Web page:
Author Topic: Ethyl acetate during Kolsch fermentation?  (Read 2140 times)

S. cerevisiae

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Re: Ethyl acetate during Kolsch fermentation?
« Reply #15 on: July 29, 2015, 02:51:33 PM »
I say he is still jumping to conclusions. He seems to be basing his impressions off of a sample pulled for forced fermentation and not a finished beer. The other impression is off an "air lock" sniff. Neither of these things are very reliable forms of analyzing a finished beer. Now you are jumping to conclusions too, Mark. ;)

More than likely so... If the aroma has changed from nail polish to vinegar, then it would appear that the culture is splitting ethyl acetate back into its constituent compounds; namely, ethanol and acetic acid.  I have personally never experienced what the OP is experiencing.  It will be interesting to read about the final results.

S. cerevisiae

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Re: Ethyl acetate during Kolsch fermentation?
« Reply #16 on: July 29, 2015, 02:52:50 PM »
Exactly! How many batches do you have under your belt? Fermentation can throw some funky, including sour, aromas. You can sort of think of fermentation as a form of "controlled rotting".

+1

Fermentation is controlled spoilage.

dfhar

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Re: Ethyl acetate during Kolsch fermentation?
« Reply #17 on: July 29, 2015, 03:31:44 PM »
This one is batch #20.

I dumped the batch this morning. It smelled awful, unlike anything I've made before, and I've used this yeast multiple times. It would have been interesting to see the final outcome, but I have limited fermentation space and haven't brewed anything in months due to the fact that I recently moved. Making another batch is not a big deal - at this point I care more about getting good beer back into my empty pipeline than making an experiment out of this.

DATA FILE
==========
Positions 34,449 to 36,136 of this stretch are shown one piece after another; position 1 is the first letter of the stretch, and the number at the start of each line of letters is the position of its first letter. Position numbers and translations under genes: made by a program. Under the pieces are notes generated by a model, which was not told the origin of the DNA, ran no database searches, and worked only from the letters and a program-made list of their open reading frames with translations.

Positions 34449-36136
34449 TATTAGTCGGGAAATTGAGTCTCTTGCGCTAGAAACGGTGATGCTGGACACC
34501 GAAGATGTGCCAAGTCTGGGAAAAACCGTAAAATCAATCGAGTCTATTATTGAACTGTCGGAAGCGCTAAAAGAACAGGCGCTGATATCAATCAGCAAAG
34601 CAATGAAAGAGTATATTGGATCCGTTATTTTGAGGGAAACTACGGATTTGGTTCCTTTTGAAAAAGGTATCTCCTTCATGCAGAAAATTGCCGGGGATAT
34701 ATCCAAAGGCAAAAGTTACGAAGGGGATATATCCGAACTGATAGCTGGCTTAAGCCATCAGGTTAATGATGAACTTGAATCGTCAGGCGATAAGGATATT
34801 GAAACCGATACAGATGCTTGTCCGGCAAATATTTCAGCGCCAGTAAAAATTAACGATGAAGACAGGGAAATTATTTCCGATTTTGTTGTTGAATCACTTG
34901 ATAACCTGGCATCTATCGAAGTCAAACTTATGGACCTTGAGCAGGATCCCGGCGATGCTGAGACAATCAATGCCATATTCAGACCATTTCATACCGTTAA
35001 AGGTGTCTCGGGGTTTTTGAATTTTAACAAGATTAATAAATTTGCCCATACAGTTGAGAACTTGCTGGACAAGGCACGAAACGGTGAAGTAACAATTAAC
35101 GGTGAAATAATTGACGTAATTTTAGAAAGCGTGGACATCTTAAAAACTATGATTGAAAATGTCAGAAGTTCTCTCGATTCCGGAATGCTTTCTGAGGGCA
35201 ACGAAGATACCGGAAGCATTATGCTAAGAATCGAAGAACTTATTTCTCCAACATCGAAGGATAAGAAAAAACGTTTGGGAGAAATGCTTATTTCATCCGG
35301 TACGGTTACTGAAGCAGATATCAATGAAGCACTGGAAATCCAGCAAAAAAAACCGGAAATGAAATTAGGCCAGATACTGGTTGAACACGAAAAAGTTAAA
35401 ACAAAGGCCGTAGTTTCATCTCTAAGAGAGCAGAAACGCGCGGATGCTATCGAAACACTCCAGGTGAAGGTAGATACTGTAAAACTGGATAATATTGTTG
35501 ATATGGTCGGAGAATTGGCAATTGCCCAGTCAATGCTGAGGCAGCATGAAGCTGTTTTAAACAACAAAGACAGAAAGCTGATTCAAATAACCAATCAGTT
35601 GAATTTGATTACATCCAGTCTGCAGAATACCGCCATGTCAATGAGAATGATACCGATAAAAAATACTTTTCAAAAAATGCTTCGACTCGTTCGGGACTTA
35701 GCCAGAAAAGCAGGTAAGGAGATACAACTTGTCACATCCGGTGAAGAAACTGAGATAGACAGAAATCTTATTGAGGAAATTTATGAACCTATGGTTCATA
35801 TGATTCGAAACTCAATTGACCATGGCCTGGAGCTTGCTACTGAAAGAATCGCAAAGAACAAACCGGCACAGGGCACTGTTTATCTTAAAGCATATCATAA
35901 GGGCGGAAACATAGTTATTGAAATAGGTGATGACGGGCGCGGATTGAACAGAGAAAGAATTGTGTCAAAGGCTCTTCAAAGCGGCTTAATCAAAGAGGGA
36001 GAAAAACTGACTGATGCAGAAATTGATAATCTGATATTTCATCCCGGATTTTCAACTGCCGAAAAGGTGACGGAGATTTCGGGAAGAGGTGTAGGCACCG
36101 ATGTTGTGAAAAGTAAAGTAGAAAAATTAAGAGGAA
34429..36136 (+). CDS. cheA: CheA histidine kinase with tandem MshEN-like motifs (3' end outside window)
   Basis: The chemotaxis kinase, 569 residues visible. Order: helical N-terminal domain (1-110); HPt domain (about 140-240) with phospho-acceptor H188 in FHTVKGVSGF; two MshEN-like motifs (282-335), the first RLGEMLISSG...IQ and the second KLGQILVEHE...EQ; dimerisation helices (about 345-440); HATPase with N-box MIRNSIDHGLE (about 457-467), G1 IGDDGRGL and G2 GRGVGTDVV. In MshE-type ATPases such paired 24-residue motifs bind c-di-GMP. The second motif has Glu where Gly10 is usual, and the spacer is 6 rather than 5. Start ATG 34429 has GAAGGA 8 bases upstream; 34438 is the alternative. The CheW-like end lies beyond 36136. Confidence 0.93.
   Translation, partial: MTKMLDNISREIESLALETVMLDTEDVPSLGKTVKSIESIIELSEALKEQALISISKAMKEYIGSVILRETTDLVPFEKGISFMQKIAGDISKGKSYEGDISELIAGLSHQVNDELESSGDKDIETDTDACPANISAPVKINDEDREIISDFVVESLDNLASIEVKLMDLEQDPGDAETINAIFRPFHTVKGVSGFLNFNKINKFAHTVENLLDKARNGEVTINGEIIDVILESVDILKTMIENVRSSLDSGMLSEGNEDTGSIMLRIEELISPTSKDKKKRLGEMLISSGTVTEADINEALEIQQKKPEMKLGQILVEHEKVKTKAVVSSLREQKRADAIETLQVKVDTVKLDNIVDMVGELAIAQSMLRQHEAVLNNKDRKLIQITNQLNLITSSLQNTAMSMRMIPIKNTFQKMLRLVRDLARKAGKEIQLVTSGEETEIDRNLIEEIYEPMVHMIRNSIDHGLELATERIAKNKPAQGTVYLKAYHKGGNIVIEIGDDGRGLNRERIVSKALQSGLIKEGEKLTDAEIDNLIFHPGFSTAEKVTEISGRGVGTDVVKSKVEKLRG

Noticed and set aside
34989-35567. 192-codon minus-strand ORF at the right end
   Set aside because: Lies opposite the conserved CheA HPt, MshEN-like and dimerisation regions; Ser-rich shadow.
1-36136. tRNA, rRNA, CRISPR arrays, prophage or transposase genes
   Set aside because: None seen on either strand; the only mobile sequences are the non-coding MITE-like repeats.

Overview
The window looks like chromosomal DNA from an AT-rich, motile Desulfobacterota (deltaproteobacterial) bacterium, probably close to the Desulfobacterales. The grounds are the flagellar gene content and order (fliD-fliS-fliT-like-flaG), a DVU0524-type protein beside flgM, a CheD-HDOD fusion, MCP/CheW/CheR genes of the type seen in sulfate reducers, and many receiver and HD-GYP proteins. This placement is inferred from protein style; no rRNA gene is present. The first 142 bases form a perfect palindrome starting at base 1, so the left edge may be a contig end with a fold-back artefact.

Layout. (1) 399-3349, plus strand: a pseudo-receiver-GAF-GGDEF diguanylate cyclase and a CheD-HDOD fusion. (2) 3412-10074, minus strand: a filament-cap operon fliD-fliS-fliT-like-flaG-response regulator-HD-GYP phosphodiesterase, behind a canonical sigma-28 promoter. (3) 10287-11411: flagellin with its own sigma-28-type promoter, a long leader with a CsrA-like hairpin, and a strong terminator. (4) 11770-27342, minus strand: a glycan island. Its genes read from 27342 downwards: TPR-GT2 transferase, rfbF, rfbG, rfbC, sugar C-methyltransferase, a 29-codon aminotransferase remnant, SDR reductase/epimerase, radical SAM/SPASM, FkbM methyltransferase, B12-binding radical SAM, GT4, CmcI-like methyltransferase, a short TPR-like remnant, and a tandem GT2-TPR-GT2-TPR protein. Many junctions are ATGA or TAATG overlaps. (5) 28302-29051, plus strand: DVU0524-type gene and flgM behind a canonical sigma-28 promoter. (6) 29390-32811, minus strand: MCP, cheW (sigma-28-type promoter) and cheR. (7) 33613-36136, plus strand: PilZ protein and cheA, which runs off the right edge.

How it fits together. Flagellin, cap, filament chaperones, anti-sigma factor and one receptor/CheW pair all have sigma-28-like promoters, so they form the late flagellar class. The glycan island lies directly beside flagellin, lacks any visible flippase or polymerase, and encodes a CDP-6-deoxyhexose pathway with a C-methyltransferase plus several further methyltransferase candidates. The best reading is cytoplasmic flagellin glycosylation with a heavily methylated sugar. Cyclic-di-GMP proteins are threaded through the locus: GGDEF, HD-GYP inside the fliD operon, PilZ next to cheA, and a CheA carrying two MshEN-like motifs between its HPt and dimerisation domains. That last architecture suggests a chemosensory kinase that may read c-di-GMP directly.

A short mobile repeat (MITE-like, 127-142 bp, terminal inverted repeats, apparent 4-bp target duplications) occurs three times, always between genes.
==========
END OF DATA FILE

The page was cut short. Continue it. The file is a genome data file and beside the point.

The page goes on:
Even after a soak in PBW followed by star San, my speidel still smells like vinegar now.
« Last Edit: July 29, 2015, 03:51:05 PM by dfhar »

dfhar

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Re: Ethyl acetate during Kolsch fermentation?
« Reply #18 on: August 19, 2015, 02:00:26 AM »
So I re-brewed the same recipe and fermented in a different vessel. The beer has been kegged a little less than a week now, but also exhibits a slight nail polish remover smell, but no vinegar. The nail polish remover smell was quite a bit stronger when I first kegged the beer, though. I am reasonably certain that this beer is not infected.

I had an extremely vigorous fermentation - from 1.050 down to 1.012 in 4 days. I left the beer in primary another week after FG was reached before kegging. Perhaps overpitching was to blame after all, or maybe it really is stir plate induced stress? This would be the first time I've ever gotten that, and I use my stir plate to make a starter for every batch. I pitched a decanted 1 liter starter of WLP029 into 3.5 gallons of wort and set the regulator to 62. If there was an excess of acetyl CoA rapidly produced early on but not needed for reproduction because either the initial cell density was too high or the malt sugars metabolized too quickly, then I suppose it could esterify into ethyl acetate. I'm just a little shocked, because I often hear about people getting away with large pitch rates of WLP029 and getting a cleaner beer, not an estery one.

The 15 or so batches prior to this one have been lagers that turned out great, including one that got a gold medal in a BJCP comp. I guess I just got used to making big starters.

I'll likely try to re-brew this recipe again soon, perhaps with a smaller pitch rate and a slower setting on my stir plate.
« Last Edit: August 19, 2015, 02:34:26 AM by dfhar »